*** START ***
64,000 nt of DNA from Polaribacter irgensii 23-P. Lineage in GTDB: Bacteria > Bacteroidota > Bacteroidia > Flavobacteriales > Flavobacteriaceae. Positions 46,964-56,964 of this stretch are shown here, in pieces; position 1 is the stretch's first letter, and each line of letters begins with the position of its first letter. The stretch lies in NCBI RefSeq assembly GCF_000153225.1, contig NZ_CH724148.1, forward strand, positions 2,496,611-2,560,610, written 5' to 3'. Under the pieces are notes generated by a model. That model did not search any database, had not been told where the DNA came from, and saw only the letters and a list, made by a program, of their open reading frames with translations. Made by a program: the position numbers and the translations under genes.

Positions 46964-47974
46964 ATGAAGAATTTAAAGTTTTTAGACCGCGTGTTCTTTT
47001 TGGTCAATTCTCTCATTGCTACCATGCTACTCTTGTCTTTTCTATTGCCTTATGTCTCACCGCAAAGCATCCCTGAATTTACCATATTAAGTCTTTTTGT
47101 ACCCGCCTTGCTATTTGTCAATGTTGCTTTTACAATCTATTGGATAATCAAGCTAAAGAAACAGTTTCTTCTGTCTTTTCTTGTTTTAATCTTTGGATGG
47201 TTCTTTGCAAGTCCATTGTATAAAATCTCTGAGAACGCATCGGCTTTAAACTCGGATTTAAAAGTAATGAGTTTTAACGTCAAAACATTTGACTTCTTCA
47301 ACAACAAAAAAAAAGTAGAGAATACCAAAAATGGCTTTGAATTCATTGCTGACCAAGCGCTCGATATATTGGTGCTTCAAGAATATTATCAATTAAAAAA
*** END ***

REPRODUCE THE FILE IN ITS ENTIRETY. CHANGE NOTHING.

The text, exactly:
64,000 nt of DNA from Polaribacter irgensii 23-P. Lineage in GTDB: Bacteria > Bacteroidota > Bacteroidia > Flavobacteriales > Flavobacteriaceae. Positions 46,964-56,964 of this stretch are shown here, in pieces; position 1 is the stretch's first letter, and each line of letters begins with the position of its first letter. The stretch lies in NCBI RefSeq assembly GCF_000153225.1, contig NZ_CH724148.1, forward strand, positions 2,496,611-2,560,610, written 5' to 3'. Under the pieces are notes generated by a model. That model did not search any database, had not been told where the DNA came from, and saw only the letters and a list, made by a program, of their open reading frames with translations. Made by a program: the position numbers and the translations under genes.

Positions 46964-47974
46964 ATGAAGAATTTAAAGTTTTTAGACCGCGTGTTCTTTT
47001 TGGTCAATTCTCTCATTGCTACCATGCTACTCTTGTCTTTTCTATTGCCTTATGTCTCACCGCAAAGCATCCCTGAATTTACCATATTAAGTCTTTTTGT
47101 ACCCGCCTTGCTATTTGTCAATGTTGCTTTTACAATCTATTGGATAATCAAGCTAAAGAAACAGTTTCTTCTGTCTTTTCTTGTTTTAATCTTTGGATGG
47201 TTCTTTGCAAGTCCATTGTATAAAATCTCTGAGAACGCATCGGCTTTAAACTCGGATTTAAAAGTAATGAGTTTTAACGTCAAAACATTTGACTTCTTCA
47301 ACAACAAAAAAAAAGTAGAGAATACCAAAAATGGCTTTGAATTCATTGCTGACCAAGCGCTCGATATATTGGTGCTTCAAGAATATTATCAATTAAAAAA